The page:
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Write and essay on the methods and objectives of Swift's satire.

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Introduction

'I have finished my travles..they are admirable things and will wonderfully change mend the world.' (Letter to Charles Ford about Gulliver's Travels). 'Satire is a sort of glass, wherein beholders do generally discover everybody's face but their own.' (A Tale of a Tub). Taking one or both of these statements by Swift as a starting point, write and essay on the methods and objectives of Swift's satire. This essay will look at the first quotation of Swift's and analyse his use of satire in Gulliver's Travels, A Modest Proposal and The Lady's Dressing Room. Along with Pope, Gay, and other literary lights, Swift was a member of The Martinus Scriblerus Club. The purpose of this club was to satirise the foolishness of modern man. The influence of the club can be seen in Gulliver's Travels as well as Pope's Dunciad. Swift had been a great traveller and he wanted to set down the most significant of his observations upon human life so that the world might be forced to read them. Gulliver's Travels can be recognised as that complete satire on human life. The novel is a condemnation of certain human traits. ...read more.

Middle

There are two ways of looking at this theme: either man is capable of improving himself, or he is not. Swift writes for any man, and every man. The quote to Charles Ford illustrates clearly that Swift uses the tool of satire to try and reform man. Also Swift could also be defending his wrath by claiming an eagerness to reform. From 1710 to 1714 Swift, who was now a Tory member, was one of the most influential members of the English government. While in London Swift worked passionately for his political ideals. He expected that in return for his efforts he'd be rewarded with a bishopric in England. That way he would remain close to London, the centre of activity. He was slighted, however, and given the Deanship of St. Patrick's in Dublin. This was a blow from which many say Swift never really recovered. Despite his disappointment Swift worked hard for his church in Ireland and for the cause of Irish freedom against the Whigs, many of whom considered Ireland more of a colony than a country. He wrote A Modest Proposal in answer to the Irish problem and the pamphlet was considered by many to be the best satire ever written in English. ...read more.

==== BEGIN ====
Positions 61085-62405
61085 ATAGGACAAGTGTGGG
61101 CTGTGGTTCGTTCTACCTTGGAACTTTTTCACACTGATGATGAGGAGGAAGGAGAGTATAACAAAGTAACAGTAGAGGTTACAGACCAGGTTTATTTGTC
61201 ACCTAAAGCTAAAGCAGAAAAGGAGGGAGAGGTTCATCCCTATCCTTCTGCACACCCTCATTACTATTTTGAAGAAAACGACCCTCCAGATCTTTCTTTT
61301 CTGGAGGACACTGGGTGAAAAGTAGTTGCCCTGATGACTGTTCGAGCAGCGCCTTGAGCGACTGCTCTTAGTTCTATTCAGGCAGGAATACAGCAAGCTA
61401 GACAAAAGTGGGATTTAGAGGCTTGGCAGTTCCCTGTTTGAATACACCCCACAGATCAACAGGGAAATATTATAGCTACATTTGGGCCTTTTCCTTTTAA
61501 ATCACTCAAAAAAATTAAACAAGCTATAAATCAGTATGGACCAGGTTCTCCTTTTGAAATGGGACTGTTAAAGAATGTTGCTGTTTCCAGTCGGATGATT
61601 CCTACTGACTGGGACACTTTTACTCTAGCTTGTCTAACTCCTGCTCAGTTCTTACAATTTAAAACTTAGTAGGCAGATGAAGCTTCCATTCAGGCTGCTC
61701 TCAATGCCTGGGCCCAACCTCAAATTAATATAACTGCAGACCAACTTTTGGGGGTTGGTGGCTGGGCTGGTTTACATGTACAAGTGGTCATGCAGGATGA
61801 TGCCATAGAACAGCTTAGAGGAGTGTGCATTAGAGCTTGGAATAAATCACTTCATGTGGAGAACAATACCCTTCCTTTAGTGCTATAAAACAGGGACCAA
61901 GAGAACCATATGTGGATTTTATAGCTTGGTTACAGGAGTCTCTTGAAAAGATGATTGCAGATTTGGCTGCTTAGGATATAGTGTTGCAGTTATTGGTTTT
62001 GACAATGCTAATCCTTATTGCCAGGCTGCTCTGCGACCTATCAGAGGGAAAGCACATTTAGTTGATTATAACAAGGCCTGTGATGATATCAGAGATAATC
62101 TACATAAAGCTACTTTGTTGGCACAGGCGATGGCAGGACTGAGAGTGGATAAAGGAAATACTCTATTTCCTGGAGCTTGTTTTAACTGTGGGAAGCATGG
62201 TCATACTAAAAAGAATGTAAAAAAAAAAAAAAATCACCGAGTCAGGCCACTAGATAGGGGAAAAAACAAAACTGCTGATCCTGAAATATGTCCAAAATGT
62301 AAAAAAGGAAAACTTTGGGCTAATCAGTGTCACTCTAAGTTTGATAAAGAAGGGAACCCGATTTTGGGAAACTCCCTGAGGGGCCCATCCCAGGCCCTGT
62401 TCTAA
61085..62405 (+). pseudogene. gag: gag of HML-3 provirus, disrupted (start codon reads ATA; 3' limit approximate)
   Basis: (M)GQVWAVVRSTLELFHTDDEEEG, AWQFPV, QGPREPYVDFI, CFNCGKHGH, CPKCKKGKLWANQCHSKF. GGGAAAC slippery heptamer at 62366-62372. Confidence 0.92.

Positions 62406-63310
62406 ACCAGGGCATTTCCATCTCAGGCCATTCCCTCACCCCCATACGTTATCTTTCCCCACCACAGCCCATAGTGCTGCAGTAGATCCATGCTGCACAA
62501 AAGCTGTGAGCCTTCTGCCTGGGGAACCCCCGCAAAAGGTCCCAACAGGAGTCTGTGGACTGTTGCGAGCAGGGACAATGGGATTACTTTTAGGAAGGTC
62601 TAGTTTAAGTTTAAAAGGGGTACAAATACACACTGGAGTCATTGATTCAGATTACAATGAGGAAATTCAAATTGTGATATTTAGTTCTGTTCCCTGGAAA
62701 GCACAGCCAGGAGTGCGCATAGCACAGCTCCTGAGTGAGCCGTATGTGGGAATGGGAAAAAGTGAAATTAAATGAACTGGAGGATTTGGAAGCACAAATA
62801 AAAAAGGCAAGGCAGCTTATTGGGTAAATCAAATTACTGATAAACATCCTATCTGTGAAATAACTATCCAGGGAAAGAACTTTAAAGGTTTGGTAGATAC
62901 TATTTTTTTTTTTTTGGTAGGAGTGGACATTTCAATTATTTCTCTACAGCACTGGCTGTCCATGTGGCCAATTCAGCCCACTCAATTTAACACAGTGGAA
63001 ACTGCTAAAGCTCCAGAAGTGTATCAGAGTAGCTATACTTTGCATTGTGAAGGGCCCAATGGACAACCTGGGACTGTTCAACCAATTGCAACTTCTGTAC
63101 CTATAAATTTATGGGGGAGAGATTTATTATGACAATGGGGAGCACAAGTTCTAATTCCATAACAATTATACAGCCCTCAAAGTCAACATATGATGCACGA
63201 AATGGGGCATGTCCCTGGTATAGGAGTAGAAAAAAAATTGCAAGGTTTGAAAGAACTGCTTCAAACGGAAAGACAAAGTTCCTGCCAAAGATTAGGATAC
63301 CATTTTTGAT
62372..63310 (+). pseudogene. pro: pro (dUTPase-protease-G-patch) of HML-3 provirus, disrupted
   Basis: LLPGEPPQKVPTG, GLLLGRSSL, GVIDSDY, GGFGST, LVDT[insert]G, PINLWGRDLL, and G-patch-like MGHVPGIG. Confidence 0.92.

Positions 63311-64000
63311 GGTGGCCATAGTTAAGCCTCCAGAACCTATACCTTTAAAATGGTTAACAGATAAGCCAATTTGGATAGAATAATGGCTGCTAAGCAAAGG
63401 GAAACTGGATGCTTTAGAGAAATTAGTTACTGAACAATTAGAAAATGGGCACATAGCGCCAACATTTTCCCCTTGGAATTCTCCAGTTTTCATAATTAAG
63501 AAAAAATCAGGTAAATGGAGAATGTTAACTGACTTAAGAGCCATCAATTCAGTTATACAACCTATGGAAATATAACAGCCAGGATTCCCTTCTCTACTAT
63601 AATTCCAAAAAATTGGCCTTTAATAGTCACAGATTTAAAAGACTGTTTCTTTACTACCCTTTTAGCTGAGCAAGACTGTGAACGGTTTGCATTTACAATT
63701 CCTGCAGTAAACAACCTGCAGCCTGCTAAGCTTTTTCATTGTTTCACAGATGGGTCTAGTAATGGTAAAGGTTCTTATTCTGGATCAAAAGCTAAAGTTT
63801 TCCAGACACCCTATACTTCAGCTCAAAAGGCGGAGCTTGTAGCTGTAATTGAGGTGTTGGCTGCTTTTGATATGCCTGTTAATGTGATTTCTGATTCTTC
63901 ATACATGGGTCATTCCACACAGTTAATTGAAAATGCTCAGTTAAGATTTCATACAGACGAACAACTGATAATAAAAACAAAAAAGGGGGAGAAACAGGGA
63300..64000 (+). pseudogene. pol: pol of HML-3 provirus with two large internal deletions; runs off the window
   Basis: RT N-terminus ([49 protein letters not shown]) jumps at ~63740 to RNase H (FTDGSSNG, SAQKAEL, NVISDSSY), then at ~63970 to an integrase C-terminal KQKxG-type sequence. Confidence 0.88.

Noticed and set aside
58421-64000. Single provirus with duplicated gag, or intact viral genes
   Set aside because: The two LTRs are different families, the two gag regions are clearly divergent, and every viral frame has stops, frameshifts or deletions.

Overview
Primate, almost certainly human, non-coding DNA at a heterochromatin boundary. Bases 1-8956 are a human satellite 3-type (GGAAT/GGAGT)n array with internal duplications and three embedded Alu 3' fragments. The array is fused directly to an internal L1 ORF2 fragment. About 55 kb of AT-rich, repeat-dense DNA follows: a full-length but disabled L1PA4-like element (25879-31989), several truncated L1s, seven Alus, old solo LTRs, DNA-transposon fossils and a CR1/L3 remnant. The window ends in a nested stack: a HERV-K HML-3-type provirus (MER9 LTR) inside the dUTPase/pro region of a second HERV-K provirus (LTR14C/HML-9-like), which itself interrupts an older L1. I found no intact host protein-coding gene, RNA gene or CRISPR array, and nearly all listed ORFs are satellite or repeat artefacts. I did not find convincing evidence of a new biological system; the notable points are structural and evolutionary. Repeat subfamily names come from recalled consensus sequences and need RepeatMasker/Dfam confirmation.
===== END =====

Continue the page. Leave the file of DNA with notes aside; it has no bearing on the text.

Conclusion

It turned poor Strephon's bowels' (43). Swift ridicules the conventional love poem and it is certainly shocking 'Beneath the arm-pits well besmeared' (12). The poem can be read as a plea that love should be built on firmer ground than just superficial romantic images. It is an anti-romantic poem that satires the conventional love poem. Swift places an emphasis on sights, sounds and sexual appetites, which represent the hard core realities of life. The poem is horrifying in its emphasis on dirt and bodily functions 'Sweat, dandruff, powder, lead and hair' (24). He is some argue 'forcing the reader to look at their Yahoo nature.'4 There is consequently a link between the poem and Gulliver's Travels as in both he is presenting pictures about debase human activities. In conclusion Swift is using the object of satire to try and reform people's attitudes. He is satirising human follies and asking his reader to look at their own activities and morals. The quote to Charles Ford explains Swift's objectives of satire well as he hopes his writing will produce a reforming zeal in his readers. 1 David Ward, Jonathon Swift-An Introductory Essay (London, 1973) 154 2 David Ward, Jonathan Swift-An Introductory Essay (London, 1973) 170 3 David Ward, Jonathon Swift-An Introductory Essay (London, 1973) 12 4 Edward Rosenheim, Swift and Satirist's Art (The University of Chicago, 1963) 89 ...read more.

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